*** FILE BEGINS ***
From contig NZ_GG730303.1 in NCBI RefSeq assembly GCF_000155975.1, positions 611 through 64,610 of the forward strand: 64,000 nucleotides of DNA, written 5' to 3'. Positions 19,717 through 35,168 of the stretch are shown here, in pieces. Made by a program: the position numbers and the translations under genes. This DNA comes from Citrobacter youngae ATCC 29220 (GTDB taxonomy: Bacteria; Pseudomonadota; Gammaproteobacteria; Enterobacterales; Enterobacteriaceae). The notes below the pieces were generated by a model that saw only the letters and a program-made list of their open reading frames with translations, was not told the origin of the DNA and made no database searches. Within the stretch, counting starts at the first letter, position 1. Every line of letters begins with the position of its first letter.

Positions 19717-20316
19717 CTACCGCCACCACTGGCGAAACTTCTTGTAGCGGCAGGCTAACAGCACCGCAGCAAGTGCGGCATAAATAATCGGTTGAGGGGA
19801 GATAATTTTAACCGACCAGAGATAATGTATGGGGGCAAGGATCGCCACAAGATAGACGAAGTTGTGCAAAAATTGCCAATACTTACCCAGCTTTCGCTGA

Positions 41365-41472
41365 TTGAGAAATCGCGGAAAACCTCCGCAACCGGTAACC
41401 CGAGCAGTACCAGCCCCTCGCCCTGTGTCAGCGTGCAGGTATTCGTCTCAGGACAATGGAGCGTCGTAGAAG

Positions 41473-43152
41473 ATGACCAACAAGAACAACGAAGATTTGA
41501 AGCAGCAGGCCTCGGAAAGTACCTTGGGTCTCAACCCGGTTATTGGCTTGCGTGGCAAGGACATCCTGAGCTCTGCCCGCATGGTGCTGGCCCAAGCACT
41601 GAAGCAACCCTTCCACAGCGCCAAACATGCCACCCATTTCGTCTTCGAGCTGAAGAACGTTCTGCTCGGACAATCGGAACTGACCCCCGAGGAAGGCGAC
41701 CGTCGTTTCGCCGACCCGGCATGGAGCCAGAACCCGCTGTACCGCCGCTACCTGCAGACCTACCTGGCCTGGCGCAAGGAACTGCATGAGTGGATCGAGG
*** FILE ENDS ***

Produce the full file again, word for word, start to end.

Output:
From contig NZ_GG730303.1 in NCBI RefSeq assembly GCF_000155975.1, positions 611 through 64,610 of the forward strand: 64,000 nucleotides of DNA, written 5' to 3'. Positions 19,717 through 35,168 of the stretch are shown here, in pieces. Made by a program: the position numbers and the translations under genes. This DNA comes from Citrobacter youngae ATCC 29220 (GTDB taxonomy: Bacteria; Pseudomonadota; Gammaproteobacteria; Enterobacterales; Enterobacteriaceae). The notes below the pieces were generated by a model that saw only the letters and a program-made list of their open reading frames with translations, was not told the origin of the DNA and made no database searches. Within the stretch, counting starts at the first letter, position 1. Every line of letters begins with the position of its first letter.

Positions 19717-20316
19717 CTACCGCCACCACTGGCGAAACTTCTTGTAGCGGCAGGCTAACAGCACCGCAGCAAGTGCGGCATAAATAATCGGTTGAGGGGA
19801 GATAATTTTAACCGACCAGAGATAATGTATGGGGGCAAGGATCGCCACAAGATAGACGAAGTTGTGCAAAAATTGCCAATACTTACCCAGCTTTCGCTGA

Positions 41365-41472
41365 TTGAGAAATCGCGGAAAACCTCCGCAACCGGTAACC
41401 CGAGCAGTACCAGCCCCTCGCCCTGTGTCAGCGTGCAGGTATTCGTCTCAGGACAATGGAGCGTCGTAGAAG

Positions 41473-43152
41473 ATGACCAACAAGAACAACGAAGATTTGA
41501 AGCAGCAGGCCTCGGAAAGTACCTTGGGTCTCAACCCGGTTATTGGCTTGCGTGGCAAGGACATCCTGAGCTCTGCCCGCATGGTGCTGGCCCAAGCACT
41601 GAAGCAACCCTTCCACAGCGCCAAACATGCCACCCATTTCGTCTTCGAGCTGAAGAACGTTCTGCTCGGACAATCGGAACTGACCCCCGAGGAAGGCGAC
41701 CGTCGTTTCGCCGACCCGGCATGGAGCCAGAACCCGCTGTACCGCCGCTACCTGCAGACCTACCTGGCCTGGCGCAAGGAACTGCATGAGTGGATCGAGG